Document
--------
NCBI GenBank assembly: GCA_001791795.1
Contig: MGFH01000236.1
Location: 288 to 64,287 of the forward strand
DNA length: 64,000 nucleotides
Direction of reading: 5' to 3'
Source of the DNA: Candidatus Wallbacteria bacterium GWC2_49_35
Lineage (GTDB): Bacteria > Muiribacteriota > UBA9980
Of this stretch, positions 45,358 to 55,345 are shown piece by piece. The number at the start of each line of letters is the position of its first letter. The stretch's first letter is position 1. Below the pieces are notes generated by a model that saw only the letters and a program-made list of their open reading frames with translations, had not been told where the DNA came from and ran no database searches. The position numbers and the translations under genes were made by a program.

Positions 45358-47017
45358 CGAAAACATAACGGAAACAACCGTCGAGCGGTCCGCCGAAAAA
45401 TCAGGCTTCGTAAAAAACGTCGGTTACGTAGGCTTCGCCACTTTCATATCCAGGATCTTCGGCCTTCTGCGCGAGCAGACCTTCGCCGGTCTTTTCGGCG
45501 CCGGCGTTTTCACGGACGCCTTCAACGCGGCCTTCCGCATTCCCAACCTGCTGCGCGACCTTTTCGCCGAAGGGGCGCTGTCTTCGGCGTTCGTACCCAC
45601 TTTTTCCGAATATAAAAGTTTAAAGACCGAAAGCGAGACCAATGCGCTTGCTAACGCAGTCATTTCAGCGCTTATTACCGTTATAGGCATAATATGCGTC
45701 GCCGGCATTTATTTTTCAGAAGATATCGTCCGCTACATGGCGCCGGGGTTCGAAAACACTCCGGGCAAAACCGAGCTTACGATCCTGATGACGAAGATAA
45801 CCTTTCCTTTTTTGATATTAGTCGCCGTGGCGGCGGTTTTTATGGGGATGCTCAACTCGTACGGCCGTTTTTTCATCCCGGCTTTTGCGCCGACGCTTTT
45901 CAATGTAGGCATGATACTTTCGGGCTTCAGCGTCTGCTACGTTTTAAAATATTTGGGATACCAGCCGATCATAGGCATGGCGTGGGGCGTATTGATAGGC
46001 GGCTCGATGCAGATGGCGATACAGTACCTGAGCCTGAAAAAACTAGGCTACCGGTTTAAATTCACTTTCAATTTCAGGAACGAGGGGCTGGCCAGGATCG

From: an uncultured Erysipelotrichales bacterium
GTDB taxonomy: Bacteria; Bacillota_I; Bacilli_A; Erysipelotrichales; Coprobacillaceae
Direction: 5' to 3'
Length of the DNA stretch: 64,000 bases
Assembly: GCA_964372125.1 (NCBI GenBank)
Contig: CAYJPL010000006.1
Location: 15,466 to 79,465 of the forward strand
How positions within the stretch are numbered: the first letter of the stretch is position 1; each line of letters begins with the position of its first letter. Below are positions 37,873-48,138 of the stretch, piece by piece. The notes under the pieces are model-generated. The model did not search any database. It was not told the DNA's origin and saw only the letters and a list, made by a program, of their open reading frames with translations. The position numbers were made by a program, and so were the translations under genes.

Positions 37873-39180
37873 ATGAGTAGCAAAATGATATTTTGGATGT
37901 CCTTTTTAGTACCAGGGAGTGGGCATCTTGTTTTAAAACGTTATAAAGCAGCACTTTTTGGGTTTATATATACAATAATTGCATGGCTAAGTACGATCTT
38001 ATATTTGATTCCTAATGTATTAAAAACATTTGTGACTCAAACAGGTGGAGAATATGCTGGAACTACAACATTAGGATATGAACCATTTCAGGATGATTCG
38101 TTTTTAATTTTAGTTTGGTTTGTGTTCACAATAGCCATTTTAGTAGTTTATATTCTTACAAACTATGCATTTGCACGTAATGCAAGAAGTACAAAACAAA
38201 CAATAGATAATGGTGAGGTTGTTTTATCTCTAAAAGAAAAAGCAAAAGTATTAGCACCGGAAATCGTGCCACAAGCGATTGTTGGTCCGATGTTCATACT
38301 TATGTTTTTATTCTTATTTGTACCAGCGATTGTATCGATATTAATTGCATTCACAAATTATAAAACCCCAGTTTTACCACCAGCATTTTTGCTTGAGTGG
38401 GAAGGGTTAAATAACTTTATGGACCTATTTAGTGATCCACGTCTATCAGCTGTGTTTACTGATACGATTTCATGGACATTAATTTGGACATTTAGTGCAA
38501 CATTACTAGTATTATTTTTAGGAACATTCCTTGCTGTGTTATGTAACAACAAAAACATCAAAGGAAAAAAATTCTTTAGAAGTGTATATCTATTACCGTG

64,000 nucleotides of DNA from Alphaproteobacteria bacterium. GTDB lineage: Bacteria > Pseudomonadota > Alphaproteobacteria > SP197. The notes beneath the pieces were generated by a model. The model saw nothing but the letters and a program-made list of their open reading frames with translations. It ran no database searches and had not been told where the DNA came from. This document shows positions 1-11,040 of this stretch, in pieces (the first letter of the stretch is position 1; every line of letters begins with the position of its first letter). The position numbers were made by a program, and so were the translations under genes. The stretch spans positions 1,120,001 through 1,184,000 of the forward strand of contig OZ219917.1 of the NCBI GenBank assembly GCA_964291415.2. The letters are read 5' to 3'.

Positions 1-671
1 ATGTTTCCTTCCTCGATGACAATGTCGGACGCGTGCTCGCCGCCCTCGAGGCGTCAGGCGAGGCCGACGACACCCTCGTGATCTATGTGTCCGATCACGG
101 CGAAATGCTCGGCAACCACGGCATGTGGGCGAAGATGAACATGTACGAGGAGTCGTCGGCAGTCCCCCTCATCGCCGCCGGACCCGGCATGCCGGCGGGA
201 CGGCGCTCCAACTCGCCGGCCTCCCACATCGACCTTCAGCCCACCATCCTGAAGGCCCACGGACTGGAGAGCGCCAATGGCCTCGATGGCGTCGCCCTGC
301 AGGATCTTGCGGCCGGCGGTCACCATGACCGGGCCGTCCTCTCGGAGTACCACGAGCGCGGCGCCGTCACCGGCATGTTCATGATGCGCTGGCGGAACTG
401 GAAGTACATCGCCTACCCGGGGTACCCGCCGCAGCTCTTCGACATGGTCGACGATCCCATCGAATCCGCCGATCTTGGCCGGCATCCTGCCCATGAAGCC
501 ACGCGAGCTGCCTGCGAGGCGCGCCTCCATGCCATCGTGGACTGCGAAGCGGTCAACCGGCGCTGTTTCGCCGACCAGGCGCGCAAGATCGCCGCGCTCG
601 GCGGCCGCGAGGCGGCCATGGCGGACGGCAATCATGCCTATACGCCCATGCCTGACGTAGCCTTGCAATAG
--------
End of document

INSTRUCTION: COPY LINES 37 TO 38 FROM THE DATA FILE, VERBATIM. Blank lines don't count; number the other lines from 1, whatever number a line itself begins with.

1 ATGTTTCCTTCCTCGATGACAATGTCGGACGCGTGCTCGCCGCCCTCGAGGCGTCAGGCGAGGCCGACGACACCCTCGTGATCTATGTGTCCGATCACGG
101 CGAAATGCTCGGCAACCACGGCATGTGGGCGAAGATGAACATGTACGAGGAGTCGTCGGCAGTCCCCCTCATCGCCGCCGGACCCGGCATGCCGGCGGGA